Santa Rosa, CA – March 7, 2019 – The Sonoma County Board of Supervisors will consider the appointment of a Sonoma County private attorney to fulfill the role as the new director of the Independence Office of Law Enforcement Review and Outreach (IOLERO).
At its upcoming board meeting on March 12, the board will consider the appointment of Karlene Navarro as the next IOLERO Director. Navarro would be replacing the former IOLERO Director, Jerry Threet, who retired March 4, 2019.
“The County and our Board of Supervisors conducted an extensive search and thorough interview process to find the right candidate for the job,” said Board Chair David Rabbitt. “We are confident that Ms. Navarro has the qualifications, background and integrity to carry out the difficult
responsibilities of this position which the public rightfully deserves.”
Karlene Navarro, of Petaluma, is an attorney and law professor at the University of San Francisco where she taught Legal Research, Writing and Analysis this past fall. From 2014 to 2018, she was in private practice where she maintained a mixture of retained and court-appointed cases
comprised mostly of serious and violent felonies. In addition to her work as a trial attorney, Navarro was an appellate attorney from 2016 to 2018 with both the First District Appellate Project and the Sixth District Appellate Program. From 2007 to 2014, Navarro worked as a deputy public defender.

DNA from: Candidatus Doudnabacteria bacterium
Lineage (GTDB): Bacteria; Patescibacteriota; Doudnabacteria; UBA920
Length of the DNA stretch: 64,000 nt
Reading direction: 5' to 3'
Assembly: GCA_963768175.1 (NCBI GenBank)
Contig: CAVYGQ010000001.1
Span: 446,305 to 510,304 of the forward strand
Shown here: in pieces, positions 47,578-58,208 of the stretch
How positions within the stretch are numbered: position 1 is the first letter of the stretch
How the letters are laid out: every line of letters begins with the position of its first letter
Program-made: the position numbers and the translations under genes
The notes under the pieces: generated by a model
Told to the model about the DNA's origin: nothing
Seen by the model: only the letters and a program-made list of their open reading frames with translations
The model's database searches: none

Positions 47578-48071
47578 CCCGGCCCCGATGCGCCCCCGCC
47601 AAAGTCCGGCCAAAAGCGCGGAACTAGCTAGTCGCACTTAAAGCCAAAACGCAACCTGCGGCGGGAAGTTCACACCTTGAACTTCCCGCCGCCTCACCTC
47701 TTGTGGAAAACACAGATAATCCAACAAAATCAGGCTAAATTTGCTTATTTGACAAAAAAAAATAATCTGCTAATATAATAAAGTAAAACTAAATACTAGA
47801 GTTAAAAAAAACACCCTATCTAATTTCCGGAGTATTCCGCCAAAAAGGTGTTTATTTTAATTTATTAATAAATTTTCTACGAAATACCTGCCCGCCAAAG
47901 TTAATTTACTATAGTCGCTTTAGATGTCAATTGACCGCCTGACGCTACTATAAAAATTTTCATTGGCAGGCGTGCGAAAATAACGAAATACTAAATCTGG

In a letter highlighting her qualifications for the job, Navarro wrote, “As a result of my work as a criminal defense attorney, I have developed a deeper understanding of the complex and nuanced interplay of law enforcement officers’ duties, criminal defendants, the community at large, the
criminal justice system and the media.” Navarro says, “when community members are not treated fairly and with dignity, trust and respect for law enforcement and the criminal justice system erodes.”
She continued, “At the same time, law enforcement officers are tasked with the tremendous responsibility of keeping us safe while negotiating dangerous and volatile situations. If there is a communication gap between law enforcement and the community regarding the unique and important
experiences of either group, or the community does not feel like it has a forum where it can express its grievances, we all lose.”
If the Board of Supervisors votes to approve Navarro for the position, she will begin work immediately.